The Guardian »

“I only started jogging at 36 because my doctor told me I had high cholesterol,” he says, chuckling. “But last year I ran 7,242 kilometres [4,450 miles], which is more than double what I did in my car.”

Incredibly it was Schoonbroodt’s 75th sub-three-hour marathon, and it came only four weeks after his 74th at the Rotterdam marathon. For good measure, the flying Dutchman also holds a number of ultra running records. He is clearly no ordinary Jo. But the secrets of his success might surprise you.

“Most runners train too hard. I do a lot of my training with groups who run very slowly. And then I build on these basics with some faster interval training. But I don’t do the same stupid distance 10 or 20 times – I prefer to have a lot of fun with my running.”

“A lot of people follow a training plan or coach and push on even when their body is saying: ‘No, this is not a good day to do it.’ But if you go out the door and just do what you feel, it’s easier to keep running and stay injury-free.” »

A ‘marathon’ is a long-distance foot race with a distance of 42.195 kilometres (or 26.2 miles).

Is it time to trade in your sunscreen for a shirt and a broad-brimmed hat?

Rowan Jacobsen, Outside Magazine (2019) »

For three years, his team tracked the blood pressure of 340,000 people in 2,000 spots around the U.S., adjusting for variables such as age and skin type. The results clearly showed that the reason people in sunnier climes have lower blood pressure is as simple as light hitting skin.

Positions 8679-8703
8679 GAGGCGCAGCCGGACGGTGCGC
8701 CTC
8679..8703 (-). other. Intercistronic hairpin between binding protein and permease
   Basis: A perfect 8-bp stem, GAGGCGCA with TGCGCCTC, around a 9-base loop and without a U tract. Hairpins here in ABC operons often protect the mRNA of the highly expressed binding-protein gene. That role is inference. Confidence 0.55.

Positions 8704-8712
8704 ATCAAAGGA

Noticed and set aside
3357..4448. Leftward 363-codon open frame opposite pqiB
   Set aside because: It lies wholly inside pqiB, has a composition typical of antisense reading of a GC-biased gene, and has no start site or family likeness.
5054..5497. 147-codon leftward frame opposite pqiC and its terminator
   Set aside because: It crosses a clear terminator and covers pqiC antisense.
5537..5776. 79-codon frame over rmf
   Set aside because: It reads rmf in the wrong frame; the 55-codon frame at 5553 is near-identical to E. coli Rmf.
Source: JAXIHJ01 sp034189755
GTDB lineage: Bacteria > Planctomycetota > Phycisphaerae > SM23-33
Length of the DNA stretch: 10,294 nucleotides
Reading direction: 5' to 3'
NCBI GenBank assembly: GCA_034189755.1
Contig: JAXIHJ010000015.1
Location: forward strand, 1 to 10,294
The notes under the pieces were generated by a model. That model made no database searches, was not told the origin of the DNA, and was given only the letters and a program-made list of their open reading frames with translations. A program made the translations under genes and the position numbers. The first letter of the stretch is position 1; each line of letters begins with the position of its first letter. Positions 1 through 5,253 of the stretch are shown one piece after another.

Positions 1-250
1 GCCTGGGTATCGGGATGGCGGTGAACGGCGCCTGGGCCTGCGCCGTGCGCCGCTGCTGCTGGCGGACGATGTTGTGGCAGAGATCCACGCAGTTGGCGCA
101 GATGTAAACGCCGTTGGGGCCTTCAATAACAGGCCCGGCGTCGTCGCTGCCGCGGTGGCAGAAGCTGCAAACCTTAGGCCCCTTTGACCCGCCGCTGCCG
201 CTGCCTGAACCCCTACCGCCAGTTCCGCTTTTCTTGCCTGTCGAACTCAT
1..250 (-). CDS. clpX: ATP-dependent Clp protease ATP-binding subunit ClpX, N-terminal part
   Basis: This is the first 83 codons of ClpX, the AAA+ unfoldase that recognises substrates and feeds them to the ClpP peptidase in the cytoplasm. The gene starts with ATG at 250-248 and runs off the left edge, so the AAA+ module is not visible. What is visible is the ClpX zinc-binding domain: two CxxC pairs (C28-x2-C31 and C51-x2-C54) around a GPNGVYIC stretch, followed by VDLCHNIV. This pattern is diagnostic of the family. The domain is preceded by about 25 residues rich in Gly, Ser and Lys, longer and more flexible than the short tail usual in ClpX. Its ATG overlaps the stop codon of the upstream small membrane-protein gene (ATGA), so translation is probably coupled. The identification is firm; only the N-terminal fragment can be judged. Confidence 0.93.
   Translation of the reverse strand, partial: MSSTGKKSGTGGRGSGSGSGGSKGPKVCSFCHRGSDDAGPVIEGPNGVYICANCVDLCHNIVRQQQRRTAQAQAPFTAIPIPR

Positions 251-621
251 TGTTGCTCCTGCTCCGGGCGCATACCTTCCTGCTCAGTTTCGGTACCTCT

“Homo sapiens have been around for 200,000 years. Until the industrial revolution, we lived outside. How did we get through the Neolithic Era without sunscreen? Actually, perfectly well. What’s counterintuitive is that dermatologists run around saying, ‘Don’t go outside, you might die.’”

Vitamin D now looks like the tip of the solar iceberg. Sunlight triggers the release of a number of other important compounds in the body, not only nitric oxide but also serotonin and endorphins. It reduces the risk of prostate, breast, colorectal, and pancreatic cancers. It improves circadian rhythms. It reduces inflammation and dampens autoimmune responses. It improves virtually every mental condition you can think of. And it’s free.

This does not mean breaking out the baby oil or cultivating a burnished tan. All the experts agree that sunburns—especially those suffered during childhood and adolescence—are particularly bad. »